I've been practicing permaculture principles for about 5 years now, at home and in friends' gardens. I've done two introduction courses (about a half-day each), and I've read quite a few good books about the topic (by Holmgren, Hemenway and Mollison). I tend to "see" the world around me through the lense of permaculture principles.
I see a lot of opportunities for change and improvement in the way people live and use space and resources around me. So I've been toying with the ideas of offering advice professionally.
So my question is : what are the requirements to get started as a professional designer ? Do I have to complete a PDC first ? How do I find clients ?
I understand it's a pretty broad question, but I haven't found anything on the web that explains the jump from growing the three sisters in your back-yard to making people pay for your advice.
Thanks in advance :)
"Plan for the worst, hope for the best." David Holmgren
Most people that consult internationally seem to have 15+ years of experience across multiple biomes and people generally go to them. With your experience, I would try and focus on your local community and surrounding biomes at first and contact individuals or organizations that might be interested. (cold call / email)
An important part of being doing anything professionally is building your client base and gaining brand recognition. Most people don't know the word permaculture so creating a website such as <your location> forest gardens may make it more accessible. You will need to be sure that potential clients have a good way to book a consultation whether that is in person or via something like zoom or skype. See my website as an example: permapromoters.com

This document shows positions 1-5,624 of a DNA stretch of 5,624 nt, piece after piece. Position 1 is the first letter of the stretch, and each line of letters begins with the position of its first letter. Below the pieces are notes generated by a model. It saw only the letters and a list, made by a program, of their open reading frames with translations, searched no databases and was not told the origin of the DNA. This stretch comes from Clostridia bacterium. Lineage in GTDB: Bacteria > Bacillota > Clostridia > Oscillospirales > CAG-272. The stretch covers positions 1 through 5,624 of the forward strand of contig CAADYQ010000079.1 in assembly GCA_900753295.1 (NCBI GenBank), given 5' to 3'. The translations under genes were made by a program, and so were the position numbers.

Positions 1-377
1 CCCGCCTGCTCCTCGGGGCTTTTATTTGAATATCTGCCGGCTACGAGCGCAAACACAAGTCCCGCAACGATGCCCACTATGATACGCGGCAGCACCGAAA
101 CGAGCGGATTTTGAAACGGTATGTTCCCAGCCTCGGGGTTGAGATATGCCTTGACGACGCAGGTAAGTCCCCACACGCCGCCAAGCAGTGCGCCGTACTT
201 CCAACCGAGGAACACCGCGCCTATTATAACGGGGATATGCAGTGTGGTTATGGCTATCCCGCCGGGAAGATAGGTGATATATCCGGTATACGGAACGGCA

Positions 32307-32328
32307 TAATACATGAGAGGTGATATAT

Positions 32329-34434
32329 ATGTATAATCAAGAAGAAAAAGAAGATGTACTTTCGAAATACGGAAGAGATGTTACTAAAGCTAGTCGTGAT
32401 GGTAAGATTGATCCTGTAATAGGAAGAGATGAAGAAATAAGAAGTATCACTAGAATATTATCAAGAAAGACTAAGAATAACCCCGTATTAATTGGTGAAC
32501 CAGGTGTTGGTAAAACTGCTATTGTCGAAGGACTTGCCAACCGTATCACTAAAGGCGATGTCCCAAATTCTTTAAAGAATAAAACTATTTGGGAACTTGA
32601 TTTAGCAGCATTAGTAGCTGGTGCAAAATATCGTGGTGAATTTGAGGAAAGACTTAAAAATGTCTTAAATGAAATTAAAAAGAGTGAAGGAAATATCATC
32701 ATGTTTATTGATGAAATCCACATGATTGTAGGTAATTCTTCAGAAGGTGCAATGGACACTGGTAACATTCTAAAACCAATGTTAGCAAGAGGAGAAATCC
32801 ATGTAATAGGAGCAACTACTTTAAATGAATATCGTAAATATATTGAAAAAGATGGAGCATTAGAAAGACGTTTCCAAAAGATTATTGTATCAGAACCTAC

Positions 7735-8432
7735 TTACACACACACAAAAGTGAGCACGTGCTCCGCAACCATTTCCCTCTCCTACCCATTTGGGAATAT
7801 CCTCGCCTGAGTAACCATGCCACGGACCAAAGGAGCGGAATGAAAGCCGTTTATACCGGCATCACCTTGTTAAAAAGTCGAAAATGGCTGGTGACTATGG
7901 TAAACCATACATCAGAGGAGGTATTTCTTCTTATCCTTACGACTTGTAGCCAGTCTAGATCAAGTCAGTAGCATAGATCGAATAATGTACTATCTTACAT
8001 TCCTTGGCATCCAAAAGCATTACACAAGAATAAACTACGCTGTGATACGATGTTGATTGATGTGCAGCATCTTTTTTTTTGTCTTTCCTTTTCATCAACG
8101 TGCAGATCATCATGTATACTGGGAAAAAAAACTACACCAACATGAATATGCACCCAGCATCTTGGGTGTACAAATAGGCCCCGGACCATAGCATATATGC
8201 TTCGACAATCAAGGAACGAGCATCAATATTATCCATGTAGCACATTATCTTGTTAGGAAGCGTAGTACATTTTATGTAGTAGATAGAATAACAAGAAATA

Some ways of gaining clients organically could be creating your own PDC, starting a YouTube channel, blog, or podcast. If you can show people that you know what you are talking about they will come to you. You could also pay for advertising, post on craigslist, hand out business cards at your local farmers market/club/meeting/whatever any way you can pay to get your service in front of potential clients. Over time you will get more organic traffic & clients as people hear about you from others. You could also try creating a profile on freelance services such as fiverr or upwork although I doubt those services are as effective as having your own channels even though there is low competition there.
Alternatively, you can try and get on board with an existing landscaping company as a designer and they could help with implementing designs you create. You should also familiarise yourself with all your local nurseries, farms, & other designers, and what they offer.